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Wax Museum celebrates 55 years of bringing history to life

July 6, 2018
Toni Milbourne - For the Chronicle , Shepherdstown Chronicle

July 1 marked the 55th anniversary of the opening of the John Brown Wax Museum in historic Harpers Ferry.

During the celebration, visitors were greeted with discounted admission prices and given a chance to win door prizes donated by surrounding merchants.

The wax museum has been a favorite site to visit in Lower Town since it was opened in 1963. Original owner of the museum, Dixie Killam a well-known entrepreneur in Jefferson County who resided in Harpers Ferry commissioned artist Earl Dorfman to create the wax figures.

Dorfman, who created thousands of figures over his lifetime, fashioned 88 figures with real hair and glass eyes for the displays in the John Brown Museum, including one figure of Killam that can be found in the scene depicting the Kennedy Farm House. The figure of Killam can be found in the right corner, with his face turned from the viewers, because his presence was not historically accurate.

Barb Olson and husband, Dean, from Mankato, Minnesota, commented on how lifelike the figures looked after they completed the tour Sunday afternoon.

"We watched a video on John Brown on our tour bus on the way here, Olson said. "The tour here made it much more real."

Museum Manager Alyssa Lavasseur said the museum has changed hands several times following Killam's death, but has always maintained the historical integrity it was founded upon. Current owner Ted Staley took over the reins in 2010.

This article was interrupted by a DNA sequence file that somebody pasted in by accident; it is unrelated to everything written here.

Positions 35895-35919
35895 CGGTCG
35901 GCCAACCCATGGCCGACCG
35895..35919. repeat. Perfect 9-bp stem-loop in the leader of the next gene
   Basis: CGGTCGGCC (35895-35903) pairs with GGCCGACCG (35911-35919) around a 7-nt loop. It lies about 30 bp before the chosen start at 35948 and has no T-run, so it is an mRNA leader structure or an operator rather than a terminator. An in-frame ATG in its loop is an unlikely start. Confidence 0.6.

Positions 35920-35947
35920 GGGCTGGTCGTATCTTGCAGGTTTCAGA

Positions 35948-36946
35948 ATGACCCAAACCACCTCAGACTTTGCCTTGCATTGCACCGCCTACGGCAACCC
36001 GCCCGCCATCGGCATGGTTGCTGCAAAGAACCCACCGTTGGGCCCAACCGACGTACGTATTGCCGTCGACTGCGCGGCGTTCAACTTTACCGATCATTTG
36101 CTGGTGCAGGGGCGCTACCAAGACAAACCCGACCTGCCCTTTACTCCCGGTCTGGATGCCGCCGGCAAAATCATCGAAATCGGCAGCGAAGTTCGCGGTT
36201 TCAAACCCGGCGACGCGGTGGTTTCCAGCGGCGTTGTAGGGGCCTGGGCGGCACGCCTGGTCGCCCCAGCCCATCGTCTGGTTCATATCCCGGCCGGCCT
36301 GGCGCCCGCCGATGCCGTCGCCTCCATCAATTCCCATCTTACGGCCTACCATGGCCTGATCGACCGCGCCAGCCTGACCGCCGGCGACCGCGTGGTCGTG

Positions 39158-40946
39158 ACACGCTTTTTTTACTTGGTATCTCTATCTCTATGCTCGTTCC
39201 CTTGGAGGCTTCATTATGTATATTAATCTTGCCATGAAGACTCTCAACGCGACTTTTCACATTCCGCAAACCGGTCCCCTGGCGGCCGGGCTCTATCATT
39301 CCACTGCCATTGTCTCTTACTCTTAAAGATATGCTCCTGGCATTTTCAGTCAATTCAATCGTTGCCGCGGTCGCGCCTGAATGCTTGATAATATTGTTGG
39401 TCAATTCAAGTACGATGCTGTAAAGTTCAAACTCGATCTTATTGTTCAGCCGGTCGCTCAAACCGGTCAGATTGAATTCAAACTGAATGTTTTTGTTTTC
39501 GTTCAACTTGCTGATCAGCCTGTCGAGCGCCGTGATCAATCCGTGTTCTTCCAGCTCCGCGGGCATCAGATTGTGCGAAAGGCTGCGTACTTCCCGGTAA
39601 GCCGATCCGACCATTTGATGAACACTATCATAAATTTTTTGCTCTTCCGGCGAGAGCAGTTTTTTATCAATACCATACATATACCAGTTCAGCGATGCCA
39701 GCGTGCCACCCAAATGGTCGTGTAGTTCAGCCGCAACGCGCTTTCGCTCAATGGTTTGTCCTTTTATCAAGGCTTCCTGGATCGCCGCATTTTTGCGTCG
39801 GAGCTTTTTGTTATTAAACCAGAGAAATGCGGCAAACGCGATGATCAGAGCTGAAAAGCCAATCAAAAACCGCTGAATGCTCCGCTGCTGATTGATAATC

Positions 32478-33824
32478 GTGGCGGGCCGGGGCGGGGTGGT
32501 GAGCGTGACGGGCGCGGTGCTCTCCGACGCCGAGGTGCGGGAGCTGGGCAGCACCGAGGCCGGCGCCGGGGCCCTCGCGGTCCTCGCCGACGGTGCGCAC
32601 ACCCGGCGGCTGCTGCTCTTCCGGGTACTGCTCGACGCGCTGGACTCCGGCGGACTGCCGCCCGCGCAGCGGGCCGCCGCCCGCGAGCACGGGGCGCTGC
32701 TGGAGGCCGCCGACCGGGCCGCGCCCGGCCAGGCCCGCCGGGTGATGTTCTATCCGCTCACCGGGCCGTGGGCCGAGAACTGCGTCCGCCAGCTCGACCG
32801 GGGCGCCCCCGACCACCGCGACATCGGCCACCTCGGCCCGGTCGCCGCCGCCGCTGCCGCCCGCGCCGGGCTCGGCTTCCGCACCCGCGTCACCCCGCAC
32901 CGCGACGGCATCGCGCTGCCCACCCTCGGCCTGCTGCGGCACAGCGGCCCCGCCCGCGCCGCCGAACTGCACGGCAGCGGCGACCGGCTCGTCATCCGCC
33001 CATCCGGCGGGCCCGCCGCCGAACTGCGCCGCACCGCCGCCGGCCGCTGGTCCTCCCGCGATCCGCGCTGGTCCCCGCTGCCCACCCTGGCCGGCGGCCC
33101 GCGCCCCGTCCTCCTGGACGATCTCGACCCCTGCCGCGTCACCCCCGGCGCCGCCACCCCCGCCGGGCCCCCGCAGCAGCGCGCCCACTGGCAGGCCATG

"Other than new flooring in one section of the building, nothing has been changed," Lavasseur said. Maintenance is done on the figures and the building to ensure that everything remains in good repair. She explained that temperature control is a key component in the maintenance, as is the constant watch to make sure there are no leaks in the building.

The exhibit providing a complete history of Brown's Raid on Harpers Ferry in 1859, his subsequent trial and execution spans three floors of the museum, and offers recorded messages outlining the scenes portrayed by the wax figures.

Levasseur, who has worked at the museum since 2015, has a love for history and takes great pleasure in sharing the history of John Brown with those who visit.

"History comes first. A lot of people who come in don't know who John Brown was," Levasseur said. "I want them to know who he is, so when they walk around downtown they can really know about the history."

She went on to say that Harpers Ferry was and remains a tight-knit community. With regard to the museum's anniversary celebration, Levasseur said merchants in the Lower Town immediately stepped up to support the 55th anniversary of the museum by donating gift cards for visitors and promoting the celebration through social media.

The John Brown Wax Museum is open to the public from 10 a.m. to 5 p.m. from mid-March to mid-December. For more information, visit the museum Facebook site or their website at www.johnbrownwaxmuseum.com.

 
 
 

 

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